Cost-effectiveness of balloon kyphoplasty in patients with symptomatic vertebral compression fractures in a UK setting
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- Ström, O., Leonard, C., Marsh, D. et al. Osteoporos Int (2010) 21: 1599. doi:10.1007/s00198-009-1096-6
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Balloon kyphoplasty (BKP) is a procedure used to treat vertebral compression fractures (VCFs). We developed a cost-effectiveness model to evaluate BKP in United Kingsdom patients with hospitalised VCFs and estimated the cost-effectiveness of BKP compared to non-surgical management. The results indicate that BKP provides a cost-effective alternative for treating these patients.
VCFs of osteoporotic patients are associated with chronic pain, a reduction in health-related quality of life (QoL) and high healthcare costs. BKP is a minimally invasive procedure that has resulted in pain relief, vertebral body height-restoration, decreased kyphosis and improved physical functioning in patients with symptomatic VCFs. BKP was shown to improve health-related QoL in a 12-month interim analysis of a randomised phase-III trial.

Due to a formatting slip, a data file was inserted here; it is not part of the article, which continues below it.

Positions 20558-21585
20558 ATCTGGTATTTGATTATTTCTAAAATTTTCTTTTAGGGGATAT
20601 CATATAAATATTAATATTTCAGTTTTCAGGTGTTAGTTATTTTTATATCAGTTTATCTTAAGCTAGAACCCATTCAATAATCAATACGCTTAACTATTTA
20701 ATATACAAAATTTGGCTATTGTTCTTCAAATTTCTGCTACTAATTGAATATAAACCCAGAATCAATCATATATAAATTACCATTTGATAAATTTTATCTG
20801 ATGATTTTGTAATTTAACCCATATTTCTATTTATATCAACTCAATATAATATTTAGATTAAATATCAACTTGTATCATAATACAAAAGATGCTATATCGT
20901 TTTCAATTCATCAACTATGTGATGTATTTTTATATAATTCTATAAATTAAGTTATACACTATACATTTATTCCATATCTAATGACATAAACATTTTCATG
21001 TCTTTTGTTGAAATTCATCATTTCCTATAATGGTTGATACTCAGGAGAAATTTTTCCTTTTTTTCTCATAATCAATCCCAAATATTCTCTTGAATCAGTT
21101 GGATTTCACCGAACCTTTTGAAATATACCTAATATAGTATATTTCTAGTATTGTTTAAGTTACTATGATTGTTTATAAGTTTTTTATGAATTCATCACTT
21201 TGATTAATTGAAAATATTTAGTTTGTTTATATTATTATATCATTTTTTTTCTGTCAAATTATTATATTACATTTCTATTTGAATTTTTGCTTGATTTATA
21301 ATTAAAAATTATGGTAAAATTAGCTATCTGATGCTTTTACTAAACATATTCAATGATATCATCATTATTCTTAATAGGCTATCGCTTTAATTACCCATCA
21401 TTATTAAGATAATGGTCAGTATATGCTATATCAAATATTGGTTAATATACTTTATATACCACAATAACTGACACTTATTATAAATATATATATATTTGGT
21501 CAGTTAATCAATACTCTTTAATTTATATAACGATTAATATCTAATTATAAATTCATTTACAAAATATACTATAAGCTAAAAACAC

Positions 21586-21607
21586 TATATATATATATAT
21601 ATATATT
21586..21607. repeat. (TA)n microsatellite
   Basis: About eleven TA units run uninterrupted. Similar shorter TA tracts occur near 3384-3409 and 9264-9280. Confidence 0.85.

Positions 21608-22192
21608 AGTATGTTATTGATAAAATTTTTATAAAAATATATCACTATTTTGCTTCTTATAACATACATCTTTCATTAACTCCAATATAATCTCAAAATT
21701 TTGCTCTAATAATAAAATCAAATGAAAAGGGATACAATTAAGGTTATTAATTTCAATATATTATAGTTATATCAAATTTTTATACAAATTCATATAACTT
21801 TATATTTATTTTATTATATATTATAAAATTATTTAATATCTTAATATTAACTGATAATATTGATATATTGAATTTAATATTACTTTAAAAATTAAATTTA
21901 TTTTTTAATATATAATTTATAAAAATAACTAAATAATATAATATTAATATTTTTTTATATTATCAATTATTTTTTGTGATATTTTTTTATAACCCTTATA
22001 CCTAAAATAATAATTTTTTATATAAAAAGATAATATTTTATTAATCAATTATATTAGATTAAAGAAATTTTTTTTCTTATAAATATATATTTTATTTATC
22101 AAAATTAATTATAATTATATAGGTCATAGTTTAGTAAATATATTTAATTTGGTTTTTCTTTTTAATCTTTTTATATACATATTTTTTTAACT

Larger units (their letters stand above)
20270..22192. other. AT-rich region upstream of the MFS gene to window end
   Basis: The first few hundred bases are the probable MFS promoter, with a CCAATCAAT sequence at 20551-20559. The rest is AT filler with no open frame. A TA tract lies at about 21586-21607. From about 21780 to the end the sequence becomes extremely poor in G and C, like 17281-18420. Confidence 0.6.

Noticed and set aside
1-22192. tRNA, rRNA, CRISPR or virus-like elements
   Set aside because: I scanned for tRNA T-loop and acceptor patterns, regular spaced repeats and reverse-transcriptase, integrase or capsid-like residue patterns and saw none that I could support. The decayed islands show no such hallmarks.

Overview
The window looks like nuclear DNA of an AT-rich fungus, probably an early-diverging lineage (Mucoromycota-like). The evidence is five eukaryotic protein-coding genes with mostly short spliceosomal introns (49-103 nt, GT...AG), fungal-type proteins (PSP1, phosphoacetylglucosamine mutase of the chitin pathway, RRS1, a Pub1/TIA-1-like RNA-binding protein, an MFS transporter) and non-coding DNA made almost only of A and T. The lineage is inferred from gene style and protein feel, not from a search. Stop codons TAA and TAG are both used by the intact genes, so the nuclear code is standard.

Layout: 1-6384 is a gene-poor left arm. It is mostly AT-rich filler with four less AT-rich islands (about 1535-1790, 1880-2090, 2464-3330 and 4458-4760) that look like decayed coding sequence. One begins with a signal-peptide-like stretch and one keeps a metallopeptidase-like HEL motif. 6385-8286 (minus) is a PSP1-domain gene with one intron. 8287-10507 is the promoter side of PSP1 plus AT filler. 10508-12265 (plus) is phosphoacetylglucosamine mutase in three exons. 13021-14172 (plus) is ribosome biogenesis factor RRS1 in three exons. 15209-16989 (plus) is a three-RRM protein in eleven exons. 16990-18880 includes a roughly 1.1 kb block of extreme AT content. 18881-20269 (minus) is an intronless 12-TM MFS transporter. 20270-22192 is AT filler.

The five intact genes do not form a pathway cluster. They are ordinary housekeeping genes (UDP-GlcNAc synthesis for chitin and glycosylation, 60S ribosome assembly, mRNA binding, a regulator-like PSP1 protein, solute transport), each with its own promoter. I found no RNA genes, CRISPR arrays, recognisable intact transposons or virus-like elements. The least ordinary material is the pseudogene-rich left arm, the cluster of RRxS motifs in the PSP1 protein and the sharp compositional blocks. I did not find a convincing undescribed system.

The objectives of this study were to develop a Markov cost-effectiveness model to evaluate BKP in patients with painful hospitalised VCFs and to estimate the cost-effectiveness of BKP compared with non-surgical management in a UK setting. It was assumed that QoL-benefits found at 12 months linearly approached zero during another 2 years, and that patients receiving BKP warranted six fewer hospital bed days compared with patients given non-surgical management.
The procedure was associated with quality-adjusted life-years (QALY)-gains of 0.17 and cost/QALY-gains at £8,800. The results were sensitive to assumptions about avoided length of hospital-stay and persistence of kyphoplasty-related QoL-benefits.
In conclusion, the results indicate that BKP provides a cost-effective alternative for treating patients with hospitalised VCFs in a UK-setting.